October 1952: An Outbreak of Malicious Damage at Loftus Road & the QPR v Newport County Match

Team: Brown, Poppitt, Ingham, Clayton, Spence, Farrow, Gilberg, Smith, Addinall, Quinn, Shepherd

Attendance: 14,800

‘Behind the Scenes’ -The Editor begins his programme notes with not one, but two stern warnings:

‘A WARNING – The amount of malicious damage being done at this ground has reached such proportions that drastic steps have to be taken to ensure that it stops. Therefore WE NOW GIVE WARNING THAT OBSERVATION WILL BE KEPT AND ANY OFFENDERS, WHATEVER THEIR AGE, WILL BE PROSECUTED.

It is known that young hooligans living near the ground are the culprits. Huts have been broken open and cups smashed. Ball valves have been wrenched from the lavatory waster cisterns and an attempt was even made to set a Supporters’ Club hut on fire, so the Club have decided to make an example by prosecuting anyone caught, and parents are warned that the age of any offender will not cause any leniency. This destruction has got to be stopped and the only way is via the police court.’

‘A FURTHER WARNING – This further warning is also directed mainly against youngsters, those occupying the Boys’ Enclosure on match days. Several reports of throwing things at the opposing players have been made and this can only lead to one end – THE CLOSING OF OUR GROUND. This and the practice of cat-calling when a kick is being taken, have also got to stop. Any offenders will be turned out of the ground.’

‘SIX FREE PASSES – The Club would very much like to have about six persons spaced out in the children’s enclosure to curb the throwing and rowdyism mentioned above. Any persons willing to help the Club in this way are asked to get in touch with the Secretary.’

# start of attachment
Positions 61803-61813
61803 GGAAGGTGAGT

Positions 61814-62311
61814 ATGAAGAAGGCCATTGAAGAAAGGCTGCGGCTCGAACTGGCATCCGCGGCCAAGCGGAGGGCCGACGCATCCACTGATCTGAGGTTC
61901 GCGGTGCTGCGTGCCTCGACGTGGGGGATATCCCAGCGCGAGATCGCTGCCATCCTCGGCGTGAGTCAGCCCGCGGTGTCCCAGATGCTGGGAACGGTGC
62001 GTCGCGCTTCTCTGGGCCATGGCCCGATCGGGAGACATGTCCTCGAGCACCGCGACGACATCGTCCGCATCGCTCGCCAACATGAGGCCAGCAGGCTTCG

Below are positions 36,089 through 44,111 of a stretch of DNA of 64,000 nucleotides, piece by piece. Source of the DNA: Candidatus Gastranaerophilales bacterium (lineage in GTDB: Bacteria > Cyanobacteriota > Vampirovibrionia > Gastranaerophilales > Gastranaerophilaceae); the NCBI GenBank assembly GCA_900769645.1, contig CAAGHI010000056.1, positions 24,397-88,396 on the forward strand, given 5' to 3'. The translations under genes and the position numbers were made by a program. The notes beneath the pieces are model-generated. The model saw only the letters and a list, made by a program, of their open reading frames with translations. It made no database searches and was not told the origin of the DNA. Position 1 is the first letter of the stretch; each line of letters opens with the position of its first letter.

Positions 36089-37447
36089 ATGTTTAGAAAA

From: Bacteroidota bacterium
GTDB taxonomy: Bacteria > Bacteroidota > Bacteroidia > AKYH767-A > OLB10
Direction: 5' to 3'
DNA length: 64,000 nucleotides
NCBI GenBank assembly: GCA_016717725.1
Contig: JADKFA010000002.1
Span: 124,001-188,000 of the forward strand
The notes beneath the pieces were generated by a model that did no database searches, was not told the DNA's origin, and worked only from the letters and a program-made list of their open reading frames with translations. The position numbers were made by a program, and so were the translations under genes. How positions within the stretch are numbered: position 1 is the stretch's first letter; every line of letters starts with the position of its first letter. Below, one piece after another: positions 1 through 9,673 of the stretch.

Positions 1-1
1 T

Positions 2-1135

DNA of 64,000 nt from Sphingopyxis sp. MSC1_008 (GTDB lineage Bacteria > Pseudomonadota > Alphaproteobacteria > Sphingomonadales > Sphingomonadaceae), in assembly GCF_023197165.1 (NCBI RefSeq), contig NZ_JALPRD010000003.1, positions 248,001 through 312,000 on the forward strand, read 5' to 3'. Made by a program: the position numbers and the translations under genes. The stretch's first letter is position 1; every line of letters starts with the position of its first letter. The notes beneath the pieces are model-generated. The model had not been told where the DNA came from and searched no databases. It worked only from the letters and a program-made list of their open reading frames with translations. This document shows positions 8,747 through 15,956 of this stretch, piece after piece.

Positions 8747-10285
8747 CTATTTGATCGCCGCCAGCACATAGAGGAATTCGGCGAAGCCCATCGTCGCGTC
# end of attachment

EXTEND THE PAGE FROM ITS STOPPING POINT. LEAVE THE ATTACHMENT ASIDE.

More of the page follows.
John Poppitt was featured on the front cover and it was announced that the Butlin Young Ladies would be performing a demonstration of physical culture to music again at the end of November. The penny-on-the-ball winner for the 4th October was Mr E. Thorp of 377, Latimer Road, W10 and the Supporters Club Headquarters was moving from the Carlton Ballroom in the Uxbridge Road to the Bush Hotel in the Goldhawk Road.

Tucked inside the programme were these three newspaper match reports:

1. ‘New Boy Quinn Starred For QPR’ was Steve Kersten’s headline – ‘It’s hard to believe, but the same men who had been turning in such feeble displays were in Q.P.R.’s line-up – except for a youngster named Quinn at inside-left. It was this twenty-years-old ex-Greenford amateur who made all the difference to the Rangers. Body swerves, excellent ball control plus a calm temperament, make him one of the brightest stars on the Third Division horizon.

Newport right-half Newall tried all he knew to keep him quiet, but time and again Quinn set his forwards moving with beautifully controlled passes. This was no one-sided game, however. Newport never once stopped trying, and their left-wing of Shergold and Moore gave the Rangers’ defence many anxious moments.

Early in the second half Beattie and Parker found gaps and brought the crowd to their toes with spectacular goals. Rangers had previously scored twice through worthy efforts by Shepherd, and made sure of the spoils with well taken goals by Quinn and Addinall.’

2. ‘QPR Goal in First Minute – Queen’s Park Rangers were a goal up in the first minute of their home match against Newport County at Loftus Road. Quinn, making his first appearance for QPR in a home game, made ground before slipping the ball to Farrow, whose perfect pass was easily netted by Shepherd from close range.

QPR increased their lead after 32 minutes. From a well-placed corner kick taken by Gilberg, Addinall headed the ball to Shepherd, who coolly placed his shot well out of the goalkeeper’s reach. Clever combination between Addinall and Shepherd almost brought another goal for QPR, but Fearnley leaped to save from the winger at full length. Half-time: QPR 2, Newport County 0.